Confidence is all important in our economy. When consumers are confident in the stability of their income, they spend more and power the economy.
Under the Coronavirus threat, Australians are likely to spend less. The fear of losing their income source curbing their enthusiasm to spend in the economy.
Additionally, workers will be unable to work when they contract the illness and must quarantine themselves. Parents will need time off to care for children, the elderly and sick family members.
The virus will limit how much Australia’s economy will produce. Companies and businesses are shutting or cutting back production in what they produce. The number of workers they require is falling, leading to heightened unemployment.
Reduced production can be thought of as a supply-side shock to the economy. There will also be a demand-side shock as reduced earnings will lead to reduced spending.
We have already seen this in fewer visitors to Australia for tourism and education. This decline has been around 10% which will take 0.5% off our GDP growth in the March quarter, according to the RBA. This figure is very significant.
Impact on the economy.
The fear in the property market is that the coronavirus will dissuade buyers from purchasing properties, as their reduced job security causes them to delay purchase.
Should this be the case and sentiment in the market begins to fall, this will be reflected in auction clearance rates, which will quickly come to light.
Core Logic data from the weekend indicates the weekends’ auction markets remain strong with a 70% preliminary clearance rate nationwide, with Sydney topping the chart at 74.6%.
It is widely known in volatile times that people take solace in property.
For those in a position to get in the market, the rate cut last month has reduced interest rates offered on the market; making it cheaper to get in the property market.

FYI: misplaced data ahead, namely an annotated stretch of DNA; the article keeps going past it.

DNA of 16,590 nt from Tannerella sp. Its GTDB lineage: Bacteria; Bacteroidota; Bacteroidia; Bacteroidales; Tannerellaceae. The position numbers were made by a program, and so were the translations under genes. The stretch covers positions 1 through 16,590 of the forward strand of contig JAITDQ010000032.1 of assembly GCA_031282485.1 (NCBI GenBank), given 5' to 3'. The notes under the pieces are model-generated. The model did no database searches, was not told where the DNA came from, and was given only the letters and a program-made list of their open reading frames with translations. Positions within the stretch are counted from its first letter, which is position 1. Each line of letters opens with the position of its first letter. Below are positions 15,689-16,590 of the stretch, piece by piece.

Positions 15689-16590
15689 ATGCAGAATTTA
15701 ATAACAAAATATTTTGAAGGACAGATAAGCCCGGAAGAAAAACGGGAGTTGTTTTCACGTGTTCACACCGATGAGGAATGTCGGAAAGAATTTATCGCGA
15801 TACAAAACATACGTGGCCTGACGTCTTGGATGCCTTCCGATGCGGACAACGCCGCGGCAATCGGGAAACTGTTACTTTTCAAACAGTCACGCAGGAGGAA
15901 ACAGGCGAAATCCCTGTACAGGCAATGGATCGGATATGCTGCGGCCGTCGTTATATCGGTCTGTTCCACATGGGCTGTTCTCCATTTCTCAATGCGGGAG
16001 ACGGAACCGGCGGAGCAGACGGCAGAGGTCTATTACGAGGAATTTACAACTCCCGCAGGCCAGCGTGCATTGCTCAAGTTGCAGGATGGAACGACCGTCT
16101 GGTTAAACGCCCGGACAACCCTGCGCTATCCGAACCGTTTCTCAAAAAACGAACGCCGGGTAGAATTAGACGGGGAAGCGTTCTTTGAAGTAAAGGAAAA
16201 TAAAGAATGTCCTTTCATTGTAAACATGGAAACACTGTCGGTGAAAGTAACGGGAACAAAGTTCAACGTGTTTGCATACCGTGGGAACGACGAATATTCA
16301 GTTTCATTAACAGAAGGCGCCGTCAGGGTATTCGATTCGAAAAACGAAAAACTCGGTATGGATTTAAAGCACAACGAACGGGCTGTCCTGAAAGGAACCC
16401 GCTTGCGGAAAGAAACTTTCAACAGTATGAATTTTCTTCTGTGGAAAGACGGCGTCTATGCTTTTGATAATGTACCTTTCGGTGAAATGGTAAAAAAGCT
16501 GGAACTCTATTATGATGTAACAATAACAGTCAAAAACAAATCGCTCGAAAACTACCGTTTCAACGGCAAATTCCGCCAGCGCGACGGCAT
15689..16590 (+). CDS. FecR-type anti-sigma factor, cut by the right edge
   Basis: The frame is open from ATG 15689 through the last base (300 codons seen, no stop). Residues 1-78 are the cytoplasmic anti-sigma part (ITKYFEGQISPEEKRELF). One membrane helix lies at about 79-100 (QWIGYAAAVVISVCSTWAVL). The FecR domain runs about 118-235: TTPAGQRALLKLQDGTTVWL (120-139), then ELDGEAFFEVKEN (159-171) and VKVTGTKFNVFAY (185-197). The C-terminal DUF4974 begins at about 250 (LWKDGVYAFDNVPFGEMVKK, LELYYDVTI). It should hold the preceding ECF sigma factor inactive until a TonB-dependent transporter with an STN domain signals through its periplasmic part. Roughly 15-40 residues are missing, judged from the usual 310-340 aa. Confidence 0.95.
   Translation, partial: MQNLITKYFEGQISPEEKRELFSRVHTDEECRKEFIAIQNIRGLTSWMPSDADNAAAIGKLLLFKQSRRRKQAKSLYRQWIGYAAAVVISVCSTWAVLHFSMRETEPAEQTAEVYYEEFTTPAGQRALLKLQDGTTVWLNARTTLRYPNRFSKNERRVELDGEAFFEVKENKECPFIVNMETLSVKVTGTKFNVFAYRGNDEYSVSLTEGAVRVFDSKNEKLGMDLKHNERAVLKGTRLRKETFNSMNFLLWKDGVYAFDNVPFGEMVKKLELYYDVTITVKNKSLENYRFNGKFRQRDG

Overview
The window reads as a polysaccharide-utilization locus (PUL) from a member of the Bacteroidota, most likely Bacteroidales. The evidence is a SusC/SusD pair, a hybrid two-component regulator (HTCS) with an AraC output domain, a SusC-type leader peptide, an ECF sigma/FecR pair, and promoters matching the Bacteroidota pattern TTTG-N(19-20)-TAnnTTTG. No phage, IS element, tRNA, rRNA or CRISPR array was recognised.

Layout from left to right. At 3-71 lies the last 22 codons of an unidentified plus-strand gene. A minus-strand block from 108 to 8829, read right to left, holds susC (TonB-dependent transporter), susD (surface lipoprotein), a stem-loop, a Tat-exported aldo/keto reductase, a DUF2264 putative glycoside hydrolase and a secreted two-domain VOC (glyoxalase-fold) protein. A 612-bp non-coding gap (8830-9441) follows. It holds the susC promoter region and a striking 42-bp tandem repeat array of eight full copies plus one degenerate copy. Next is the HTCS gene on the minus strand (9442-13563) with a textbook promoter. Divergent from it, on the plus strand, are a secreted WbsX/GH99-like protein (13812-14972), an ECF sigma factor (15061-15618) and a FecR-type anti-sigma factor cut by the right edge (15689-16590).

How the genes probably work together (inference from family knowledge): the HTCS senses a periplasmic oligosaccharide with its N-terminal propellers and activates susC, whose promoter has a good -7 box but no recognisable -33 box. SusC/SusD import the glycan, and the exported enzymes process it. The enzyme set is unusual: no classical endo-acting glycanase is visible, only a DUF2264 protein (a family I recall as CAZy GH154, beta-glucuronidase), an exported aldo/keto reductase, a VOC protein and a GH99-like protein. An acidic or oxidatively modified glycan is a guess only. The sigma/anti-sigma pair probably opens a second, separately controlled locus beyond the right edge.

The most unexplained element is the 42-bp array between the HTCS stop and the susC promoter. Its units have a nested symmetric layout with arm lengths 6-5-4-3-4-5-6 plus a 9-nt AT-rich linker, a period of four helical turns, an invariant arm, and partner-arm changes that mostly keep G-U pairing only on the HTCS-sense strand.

This will encourage competition for properties to be high, and subsequently prices.
The rate cut has also had a positive affect on mortgage payers, providing welcome relief from any potentially negative impacts of the Coronavirus.
Here is what you are likely to save each month if your lender passed along the full 25point cut to your repayments:
Property has been a reliable asset class for investors historically. Investors who have burned in the recent share market meltdown and are seeing low rates on their savings accounts might look at property for its’ historical reliability.
Consumers are in a great position to refinance their loans with lenders scrambling to remain competitive. Mortgage rates offered by many lenders are under 3%. You should review your loan rate to ensure it is competitive. Lenders often reduce the rates they offer for new customers, while failing to pass along cuts to long-term customers.
What can you do?
Let’s not beat around the bush the coronavirus is here. Those of us who have jobs, families and financial commitments need to be making every effort to inoculate their family and finances from the economic fallout. We need to look at our superannuation, our loans and other financial commitments such as insurances, credit cards and car loans. Review your family and business insurance policies.
Small business loans are available from the government, with its new policy to assist business owners get through these difficult times. Dollars With Sense is here to assist and point you in the right direction to achieve the best possible outcome for you, your family and your business.